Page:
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Many first-time home-buyers find themselves confused by the term “closing costs.” You may understand the need to pay a down payment and the commission to your real estate agent, but a lot of other service providers also add their fees to what you’ll pay at the end of your transaction for closing costs.

What Are Closing Costs, Exactly?

The majority of real estate-related service providers work for no upfront costs with the understanding they’ll be paid at closing.

How Much Are Closing Costs?

Closing costs can be as little as one or as high as eight percent of the value of the home you’re buying. However, average closing costs range between two and five percent.

When you apply for your loan, your lender will provide you an estimated total of closing costs. Three days before closing, your lender will give you a closing disclosure statement stating actual costs.

Who Pays Closing Costs?

Usually, the buyer accepts responsibility for the closing costs, which you pay out-of-pocket, separate from the amount you borrow for your home mortgage loan. However, it is possible to negotiate those terms so that the buyer pays closing costs or agrees to pay half.

It Starts with Your Lender

The person representing the financial institution who works with you directly is called the loan processor who guides you through the application process receives a fee for his or her service.

That loan processor retrieves a credit score to determine whether or not you qualify to borrow money. The credit score comes at a cost, which the bank pays up-front and recovers at closing. The bank may require an application fee, which typically covers the cost of ordering the credit report and assembling the information necessary to process your loan.

Underwriters at the bank from which you’re borrowing take the application and documents from the loan processor and research to verify and validate that the information you provided is accurate. The underwriter then processes the loan documents accordingly.

Your lender, at your request, may charge points. One point is equal to one percent of the value of the home you’re buying. Buyers opt to pay points at closing to lower the amount they pay in monthly mortgage payments.

The financial institution may also require that you pay up-front interest for interest that accrues between the time of closing and your first mortgage payment.

Appraisals, Inspections, and Surveys, and Flood Determinations

The lender requires that the home you’re buying is surveyed to determine boundary lines, inspected to be declared in good condition and free of pests, and appraised to determine the fair market value and to satisfy the bank that the property is worth what you’re borrowing. Each of these service providers collects their fees at closing. Furthermore, in some regions of the country, properties may be in a flood zone, which requires additional insurance. The flood determination declares whether your home is or is not in a flood zone.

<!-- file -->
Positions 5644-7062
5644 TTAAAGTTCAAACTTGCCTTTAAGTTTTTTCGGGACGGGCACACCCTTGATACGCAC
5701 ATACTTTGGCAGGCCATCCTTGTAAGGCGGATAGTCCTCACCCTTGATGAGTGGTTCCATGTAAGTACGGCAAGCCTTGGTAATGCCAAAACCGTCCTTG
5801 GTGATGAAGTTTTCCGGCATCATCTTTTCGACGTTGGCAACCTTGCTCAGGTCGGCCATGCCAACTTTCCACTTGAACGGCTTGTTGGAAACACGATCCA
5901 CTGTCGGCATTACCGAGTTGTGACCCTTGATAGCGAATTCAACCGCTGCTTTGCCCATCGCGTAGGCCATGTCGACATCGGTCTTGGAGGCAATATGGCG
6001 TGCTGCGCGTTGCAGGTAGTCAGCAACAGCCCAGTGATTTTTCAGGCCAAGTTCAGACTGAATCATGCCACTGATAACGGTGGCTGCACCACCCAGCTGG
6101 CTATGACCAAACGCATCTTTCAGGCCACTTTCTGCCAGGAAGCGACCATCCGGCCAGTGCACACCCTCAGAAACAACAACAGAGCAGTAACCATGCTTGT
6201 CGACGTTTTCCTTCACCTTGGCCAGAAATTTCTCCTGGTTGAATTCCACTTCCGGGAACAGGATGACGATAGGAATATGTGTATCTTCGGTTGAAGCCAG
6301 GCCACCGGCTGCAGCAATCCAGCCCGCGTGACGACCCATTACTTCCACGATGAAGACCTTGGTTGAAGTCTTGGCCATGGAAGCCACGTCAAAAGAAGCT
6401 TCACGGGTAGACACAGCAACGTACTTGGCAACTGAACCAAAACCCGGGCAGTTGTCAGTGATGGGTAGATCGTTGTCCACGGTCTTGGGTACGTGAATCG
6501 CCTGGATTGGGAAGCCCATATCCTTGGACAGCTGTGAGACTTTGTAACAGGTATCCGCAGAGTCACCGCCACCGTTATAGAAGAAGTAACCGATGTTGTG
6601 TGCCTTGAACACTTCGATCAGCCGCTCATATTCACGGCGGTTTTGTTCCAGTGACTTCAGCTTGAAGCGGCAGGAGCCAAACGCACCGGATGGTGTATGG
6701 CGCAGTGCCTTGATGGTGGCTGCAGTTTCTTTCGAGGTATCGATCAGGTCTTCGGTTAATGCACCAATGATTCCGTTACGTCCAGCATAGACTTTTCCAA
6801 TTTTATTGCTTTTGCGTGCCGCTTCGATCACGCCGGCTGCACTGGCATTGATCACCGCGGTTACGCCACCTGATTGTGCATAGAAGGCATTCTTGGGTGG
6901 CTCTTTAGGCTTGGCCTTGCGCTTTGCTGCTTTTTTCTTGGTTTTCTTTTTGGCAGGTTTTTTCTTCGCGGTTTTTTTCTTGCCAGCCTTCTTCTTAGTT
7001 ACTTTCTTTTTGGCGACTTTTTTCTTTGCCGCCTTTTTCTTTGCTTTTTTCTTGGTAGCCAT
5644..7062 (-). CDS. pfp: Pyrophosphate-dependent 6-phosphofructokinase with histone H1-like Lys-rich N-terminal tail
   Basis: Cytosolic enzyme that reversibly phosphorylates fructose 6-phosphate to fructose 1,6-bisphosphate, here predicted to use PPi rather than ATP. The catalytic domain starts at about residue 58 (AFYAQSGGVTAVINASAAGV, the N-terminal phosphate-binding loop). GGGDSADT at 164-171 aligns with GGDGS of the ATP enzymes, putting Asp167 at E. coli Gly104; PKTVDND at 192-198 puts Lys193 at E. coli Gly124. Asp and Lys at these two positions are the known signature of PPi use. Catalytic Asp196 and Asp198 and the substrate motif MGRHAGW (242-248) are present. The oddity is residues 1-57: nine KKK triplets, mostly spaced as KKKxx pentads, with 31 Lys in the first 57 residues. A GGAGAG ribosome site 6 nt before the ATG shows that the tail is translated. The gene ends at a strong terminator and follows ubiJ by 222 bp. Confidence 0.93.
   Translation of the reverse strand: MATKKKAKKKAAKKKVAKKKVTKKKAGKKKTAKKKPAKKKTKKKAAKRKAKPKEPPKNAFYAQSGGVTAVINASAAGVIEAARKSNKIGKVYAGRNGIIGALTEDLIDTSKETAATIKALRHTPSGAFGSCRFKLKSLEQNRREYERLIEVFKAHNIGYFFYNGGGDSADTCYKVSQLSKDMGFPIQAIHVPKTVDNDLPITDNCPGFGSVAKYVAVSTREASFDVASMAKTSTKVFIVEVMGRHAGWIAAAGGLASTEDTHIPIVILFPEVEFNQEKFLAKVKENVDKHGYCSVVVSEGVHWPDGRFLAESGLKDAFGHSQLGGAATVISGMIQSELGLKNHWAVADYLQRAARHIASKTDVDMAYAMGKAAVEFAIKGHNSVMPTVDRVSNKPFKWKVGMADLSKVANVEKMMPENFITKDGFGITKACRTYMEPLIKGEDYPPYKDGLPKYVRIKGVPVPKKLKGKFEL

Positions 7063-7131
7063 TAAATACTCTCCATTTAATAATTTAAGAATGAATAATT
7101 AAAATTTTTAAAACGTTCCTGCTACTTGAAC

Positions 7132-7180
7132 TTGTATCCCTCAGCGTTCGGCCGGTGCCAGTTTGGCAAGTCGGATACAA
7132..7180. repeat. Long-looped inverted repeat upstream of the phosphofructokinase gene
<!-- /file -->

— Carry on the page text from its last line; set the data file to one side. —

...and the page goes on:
Insurance

There are multiple types of insurance that you may need to have, and for which you’ll need to pay a portion of in advance at closing. You will need to obtain homeowner’s insurance. If your down payment was less than twenty percent of the value of the house you’re buying, you might also be required to have private mortgage insurance. When the property you’re buying resides in a flood zone, you may need to purchase additional flood insurance.

There are also two forms of title insurance you may need to buy – one to protect the lender, and one to protect you if problems with the title arise.

That’s Just the Beginning

There are several other service providers and costs associated with your real estate transaction including attorneys, escrow agents, couriers, clerks, taxes, title checks, filing fees, and more.

Conclusion

There’s much more involved with the purchase of a house than getting your loan, hiring an agent, finding a house you love, and making an offer the seller accepts. There are layers and layers of services, providers, and documents that need to be gathered and processed along the way. By knowing in advance what to expect and having time to prepare financially, your home buying experience can be more exciting and less confusing.

Your real estate agent is the best source of information about the local community and real estate topics. Give Maggie Clemens a call today at 619-800-1145 to learn more about local areas, discuss selling a house, or tour available homes for sale.

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